Display Settings:

Format

Send to:

Choose Destination
We are sorry, but NCBI web applications do not support your browser and may not function properly. More information
EMBO J. 1997 Jul 16;16(14):4340-51.

Human and Xenopus cDNAs encoding budding yeast Cdc7-related kinases: in vitro phosphorylation of MCM subunits by a putative human homologue of Cdc7.

Author information

  • 1Department of Molecular and Developmental Biology, Institute of Medical Science, University of Tokyo, Minato-ku, Japan.

Abstract

Saccharomyces cerevisiae Cdc7 kinase is essential for initiation of DNA replication, and Hsk1, a related kinase of Schizosaccharomyces pombe, is also required for DNA replication of fission yeast cells. We report here cDNAs encoding Cdc7-related kinases from human and Xenopus (huCdc7 and xeCdc7, respectively). The cloned cDNA for huCdc7 contains an open reading frame consisting of 574 amino acids with a predicted molecular weight of 63,847 that possesses overall amino acid identity of 32% (54% including similar residues) to Cdc7 and Hsk1. huCDC7 is transcribed in the various tissues examined, but most abundantly in testis. Three transcripts of 4.4, 3.5 and 2.4 kb in length are detected. The 3.5 kb transcript is the most predominant and is expressed in all the tissues examined. A cDNA containing a 91 nucleotide insertion at the N-terminal region of huCDC7 is also detected, suggesting the presence of multiple splicing variants. The huCdc7 protein is expressed at a constant level during the mitotic cell cycle and is localized primarily in nuclei in interphase and distributed diffusibly in cytoplasm in the mitotic phase. The wild-type huCdc7 protein expressed in COS7 cells phosphorylates MCM2 and MCM3 proteins in vitro, suggesting that huCdc7 may regulate processes of DNA replication by modulating MCM functions.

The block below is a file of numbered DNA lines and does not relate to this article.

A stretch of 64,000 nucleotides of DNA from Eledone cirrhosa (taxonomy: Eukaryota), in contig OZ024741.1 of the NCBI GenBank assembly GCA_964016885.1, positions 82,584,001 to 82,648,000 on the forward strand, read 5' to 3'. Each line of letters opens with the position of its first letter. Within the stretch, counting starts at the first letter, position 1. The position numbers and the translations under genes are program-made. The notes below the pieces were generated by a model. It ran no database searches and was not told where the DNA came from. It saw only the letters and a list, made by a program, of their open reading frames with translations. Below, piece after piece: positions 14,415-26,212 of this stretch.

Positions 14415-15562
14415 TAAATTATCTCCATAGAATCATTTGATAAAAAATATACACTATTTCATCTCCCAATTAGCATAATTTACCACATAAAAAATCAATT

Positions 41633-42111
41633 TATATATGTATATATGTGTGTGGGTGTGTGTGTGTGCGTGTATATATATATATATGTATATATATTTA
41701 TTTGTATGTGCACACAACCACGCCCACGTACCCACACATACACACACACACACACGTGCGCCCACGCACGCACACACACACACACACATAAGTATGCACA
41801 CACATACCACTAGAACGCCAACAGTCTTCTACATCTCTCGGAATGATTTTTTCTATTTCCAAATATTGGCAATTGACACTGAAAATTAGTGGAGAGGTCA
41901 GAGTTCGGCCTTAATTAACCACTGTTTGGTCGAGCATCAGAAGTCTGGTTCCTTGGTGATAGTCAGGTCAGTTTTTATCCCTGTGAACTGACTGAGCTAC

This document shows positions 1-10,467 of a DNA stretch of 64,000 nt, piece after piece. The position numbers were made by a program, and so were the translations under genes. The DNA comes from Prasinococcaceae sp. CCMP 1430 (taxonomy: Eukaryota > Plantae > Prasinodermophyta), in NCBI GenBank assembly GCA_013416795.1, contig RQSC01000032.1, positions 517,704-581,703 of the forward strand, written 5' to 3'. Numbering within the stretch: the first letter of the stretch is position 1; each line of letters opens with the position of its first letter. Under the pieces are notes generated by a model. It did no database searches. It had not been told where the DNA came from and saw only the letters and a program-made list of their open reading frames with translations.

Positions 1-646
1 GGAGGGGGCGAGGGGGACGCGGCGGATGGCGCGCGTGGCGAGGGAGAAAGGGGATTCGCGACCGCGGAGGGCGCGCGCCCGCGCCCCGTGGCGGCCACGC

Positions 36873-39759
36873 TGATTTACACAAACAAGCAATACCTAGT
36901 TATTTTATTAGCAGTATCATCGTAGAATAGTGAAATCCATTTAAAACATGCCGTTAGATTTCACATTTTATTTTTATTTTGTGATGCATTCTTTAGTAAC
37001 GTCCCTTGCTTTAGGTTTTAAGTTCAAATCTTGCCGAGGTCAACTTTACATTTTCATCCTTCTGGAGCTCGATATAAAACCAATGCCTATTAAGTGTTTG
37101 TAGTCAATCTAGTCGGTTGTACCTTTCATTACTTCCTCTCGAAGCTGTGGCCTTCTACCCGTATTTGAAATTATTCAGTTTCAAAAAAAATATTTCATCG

PMID:
9250678
[PubMed - indexed for MEDLINE]
PMCID:
PMC1170060
Free PMC Article
PubMed Commons home

PubMed Commons

0 comments
How to join PubMed Commons

    Supplemental Content

    Full text links

    Icon for HighWire Icon for PubMed Central
    Loading ...
    Write to the Help Desk